For just about as long as the human race has had hair, we've been coming up with accessories to adorn it with. The history of hair accessories spans a diverse range of styles on both women and men, from bobby pins to brightly colored beads and everything in between.
Though, at the moment, hair accessories are only just having a comeback with flower crowns and scrunchies, there have been times when we couldn't step outside without something in our strands. Whether we're pining over our childhood butterfly clips or trying out the latest trends in headbands, those accessories have a storied history full of intrigue.
Who can imagine hair without bows and ribbons, barrettes and pins, hair bands and scrunchies, headbands and hair wraps, or clips and beads? If there were nothing to put in our hair, we'd be stuck with our tresses falling in our faces — and a serious lack of style.
From the first known accessories in history of ancient cultures all over the world to the modern day pieces we find ourselves using, functionality and fashion have pretty much always been the main goals. Let's take a look at seven key pieces of hair garb that have brought us to where we are today.
1. Ancient Hair Rings
These would most certainly be the precursor to our modern day hair elastics and the scrunchies of the '80s and '90s. Way back in the day (think ancient Europe in the Bronze Age) these rings or bands would be made out of solid gold or clay and lead plated with gold. A similar type of accessory was used in ancient Egypt made out of alabaster, pottery, or jasper. It's hard to imagine a circular band to hold your hair back that isn't flexible, but that was how it went until rubber and elastic fabric was invented. I'm pretty thankful I don't have to walk around with a heavy piece of material holding my hair back these days.
2. Hair Bows And Ribbons
Though we typically think of hair bows and ribbons as accessories reserved for women and more specifically little girls, fabric used in the hair goes back to when it was especially popular in the 17th and 18th centuries in Europe and the Americas for both genders. Men's wig ponytails were often tied with a ribbon as seen in all those films set in colonial America.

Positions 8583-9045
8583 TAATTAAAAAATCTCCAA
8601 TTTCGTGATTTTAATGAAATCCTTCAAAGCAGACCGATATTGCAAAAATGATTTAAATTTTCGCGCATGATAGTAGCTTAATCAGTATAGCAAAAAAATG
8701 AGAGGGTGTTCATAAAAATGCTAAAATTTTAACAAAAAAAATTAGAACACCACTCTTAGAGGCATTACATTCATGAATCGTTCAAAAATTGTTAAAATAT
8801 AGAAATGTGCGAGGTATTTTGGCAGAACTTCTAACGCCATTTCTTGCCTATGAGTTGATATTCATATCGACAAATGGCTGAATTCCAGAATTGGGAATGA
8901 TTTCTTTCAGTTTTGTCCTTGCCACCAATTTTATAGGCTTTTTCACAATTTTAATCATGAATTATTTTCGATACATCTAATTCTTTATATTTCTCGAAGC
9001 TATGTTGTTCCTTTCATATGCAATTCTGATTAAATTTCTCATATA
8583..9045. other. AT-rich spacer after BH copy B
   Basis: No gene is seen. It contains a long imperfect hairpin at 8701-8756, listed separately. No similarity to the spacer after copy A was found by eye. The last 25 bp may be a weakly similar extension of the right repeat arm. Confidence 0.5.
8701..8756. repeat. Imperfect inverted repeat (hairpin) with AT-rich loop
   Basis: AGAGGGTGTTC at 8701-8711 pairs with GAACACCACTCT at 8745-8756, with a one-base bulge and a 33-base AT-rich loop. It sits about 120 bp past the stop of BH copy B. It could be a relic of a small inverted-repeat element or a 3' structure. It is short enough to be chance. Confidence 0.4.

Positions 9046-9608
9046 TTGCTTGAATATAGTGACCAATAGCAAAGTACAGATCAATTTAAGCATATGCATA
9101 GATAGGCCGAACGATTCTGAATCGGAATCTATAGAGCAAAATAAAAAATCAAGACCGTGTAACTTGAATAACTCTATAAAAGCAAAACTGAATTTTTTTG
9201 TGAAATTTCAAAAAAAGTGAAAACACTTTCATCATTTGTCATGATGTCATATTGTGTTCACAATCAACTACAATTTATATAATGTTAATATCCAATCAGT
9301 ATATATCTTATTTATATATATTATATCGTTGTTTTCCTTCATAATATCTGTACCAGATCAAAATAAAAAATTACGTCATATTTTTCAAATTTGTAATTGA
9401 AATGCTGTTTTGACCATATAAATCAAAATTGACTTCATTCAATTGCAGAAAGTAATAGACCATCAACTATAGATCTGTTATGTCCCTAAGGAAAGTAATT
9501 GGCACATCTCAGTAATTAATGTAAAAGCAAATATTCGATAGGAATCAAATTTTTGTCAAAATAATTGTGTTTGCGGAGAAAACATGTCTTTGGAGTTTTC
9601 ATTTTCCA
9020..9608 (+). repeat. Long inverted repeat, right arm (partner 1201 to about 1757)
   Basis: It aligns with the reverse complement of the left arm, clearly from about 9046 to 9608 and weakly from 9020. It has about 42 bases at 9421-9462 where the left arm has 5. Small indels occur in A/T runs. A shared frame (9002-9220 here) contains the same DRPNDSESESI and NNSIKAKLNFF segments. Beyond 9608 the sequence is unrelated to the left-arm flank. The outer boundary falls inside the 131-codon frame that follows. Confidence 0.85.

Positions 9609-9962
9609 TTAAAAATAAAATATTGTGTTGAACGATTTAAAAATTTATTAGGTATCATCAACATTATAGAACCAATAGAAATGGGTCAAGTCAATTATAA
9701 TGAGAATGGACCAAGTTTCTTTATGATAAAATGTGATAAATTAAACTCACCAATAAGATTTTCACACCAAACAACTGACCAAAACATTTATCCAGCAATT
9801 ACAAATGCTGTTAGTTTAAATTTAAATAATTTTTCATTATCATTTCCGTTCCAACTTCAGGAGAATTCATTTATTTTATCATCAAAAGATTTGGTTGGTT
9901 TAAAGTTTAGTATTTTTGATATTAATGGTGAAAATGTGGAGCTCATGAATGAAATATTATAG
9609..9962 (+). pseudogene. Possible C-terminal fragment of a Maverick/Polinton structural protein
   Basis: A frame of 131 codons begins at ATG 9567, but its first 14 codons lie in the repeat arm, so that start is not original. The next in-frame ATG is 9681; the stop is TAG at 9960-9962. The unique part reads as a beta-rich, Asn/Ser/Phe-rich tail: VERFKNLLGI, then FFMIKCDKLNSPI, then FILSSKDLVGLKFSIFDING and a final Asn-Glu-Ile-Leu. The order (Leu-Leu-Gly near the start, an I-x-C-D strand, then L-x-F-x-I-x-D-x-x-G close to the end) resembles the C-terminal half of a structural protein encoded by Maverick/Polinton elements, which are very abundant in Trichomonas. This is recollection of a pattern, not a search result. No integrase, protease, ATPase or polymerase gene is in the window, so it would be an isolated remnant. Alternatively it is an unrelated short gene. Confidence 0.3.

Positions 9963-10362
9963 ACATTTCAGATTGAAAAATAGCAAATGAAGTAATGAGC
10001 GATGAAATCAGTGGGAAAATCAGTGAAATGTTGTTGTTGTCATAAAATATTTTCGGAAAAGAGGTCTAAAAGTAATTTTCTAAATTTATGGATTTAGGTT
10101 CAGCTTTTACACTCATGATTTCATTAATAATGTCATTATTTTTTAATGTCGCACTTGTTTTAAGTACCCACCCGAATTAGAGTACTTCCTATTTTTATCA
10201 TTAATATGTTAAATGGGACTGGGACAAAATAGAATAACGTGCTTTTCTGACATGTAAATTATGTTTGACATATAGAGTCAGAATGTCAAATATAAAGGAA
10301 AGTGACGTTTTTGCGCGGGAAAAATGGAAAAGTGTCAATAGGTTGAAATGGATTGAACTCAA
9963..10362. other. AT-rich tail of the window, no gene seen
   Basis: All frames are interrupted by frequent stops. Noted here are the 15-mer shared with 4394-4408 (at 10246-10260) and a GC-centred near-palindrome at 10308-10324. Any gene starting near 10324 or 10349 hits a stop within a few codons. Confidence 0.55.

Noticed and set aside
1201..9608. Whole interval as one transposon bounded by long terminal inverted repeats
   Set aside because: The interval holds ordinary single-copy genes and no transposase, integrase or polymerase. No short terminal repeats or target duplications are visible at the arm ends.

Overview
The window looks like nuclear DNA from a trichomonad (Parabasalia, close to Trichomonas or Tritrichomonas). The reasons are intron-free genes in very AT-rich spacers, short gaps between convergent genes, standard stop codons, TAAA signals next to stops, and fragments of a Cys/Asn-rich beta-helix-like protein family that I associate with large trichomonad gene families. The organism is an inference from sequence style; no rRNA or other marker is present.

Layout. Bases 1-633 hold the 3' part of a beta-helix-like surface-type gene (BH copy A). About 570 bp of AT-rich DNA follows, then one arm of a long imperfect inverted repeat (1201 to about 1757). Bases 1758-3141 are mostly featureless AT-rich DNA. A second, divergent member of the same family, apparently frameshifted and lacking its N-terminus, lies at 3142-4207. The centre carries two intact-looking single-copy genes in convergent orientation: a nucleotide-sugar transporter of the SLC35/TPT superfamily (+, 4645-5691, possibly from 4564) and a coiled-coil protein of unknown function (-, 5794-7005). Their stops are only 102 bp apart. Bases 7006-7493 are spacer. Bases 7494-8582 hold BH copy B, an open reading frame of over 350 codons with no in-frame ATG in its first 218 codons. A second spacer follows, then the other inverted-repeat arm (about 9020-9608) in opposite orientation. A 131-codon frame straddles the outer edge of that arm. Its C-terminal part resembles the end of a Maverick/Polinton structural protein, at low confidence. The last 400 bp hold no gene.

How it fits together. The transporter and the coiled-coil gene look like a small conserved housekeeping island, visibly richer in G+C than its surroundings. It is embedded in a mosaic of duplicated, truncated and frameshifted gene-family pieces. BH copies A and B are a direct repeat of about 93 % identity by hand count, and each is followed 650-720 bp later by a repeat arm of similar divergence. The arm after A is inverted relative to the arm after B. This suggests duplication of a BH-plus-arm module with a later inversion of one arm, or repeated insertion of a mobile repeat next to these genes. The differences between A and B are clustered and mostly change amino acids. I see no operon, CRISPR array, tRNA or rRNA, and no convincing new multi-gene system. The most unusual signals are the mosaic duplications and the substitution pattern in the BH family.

Long and ornate hairpins with beads or ornaments hanging from them have been fashionable in many historical contexts. From ancient Roman times where elongated pins were often doubled as containers for perfume or poison to 17th century Japan where kanzashi pins were worn by fashionable ladies, hairpins have served as a way to keep hair tidy and as social status symbols. Eventually, hairpins morphed into what we'd call bobby pins. They first served as a way to keep hair constrained as it was improper for a women to have loose hair showing in Victorian times. They also served as a way to get the finger waves that were so popular in the '40s.
4. Vintage Barrettes
The more decorative derivative of the bobby pin, barrettes weren't used until the mid-19th century. I remember these were pretty popular in the '80s and '90s, too; my own mother used wear them when I was a kid.
This is another accessory that has its roots in ancient times. Mesopotamian men and women used headbands to keep their hair at bay. In the European Middle Ages, royal woman used metal headbands as a sort of crown. In the early 1800s, it was fashionable to copy the ancient Greek style of wearing headbands, but then hats became increasingly popular. It wasn't until the '20s that headbands starting appearing again, and they haven't really gone out of style since.
6. Decorative Combs
Decorative combs are also an accessory that date back to as early as the Stone Age. Many different cultures have used comb-like pieces to secure the hair in place. In more modern times, small hair combs were used as attached to small hat and head pieces in the '50s, and the popular "claw" clips or banana clips made popular in recent decades have their roots in these decorative combs.
7. Hair Beads
Beads as a decorative way to adorn braids has long since been an African hair tradition. This look has continued to make its way into modern natural hair trends and styles in Western culture as well. Beads and jewels may not work as a functional way to keep hair fastened, but they continue to be a beloved adornment for hair as a fashion statement.
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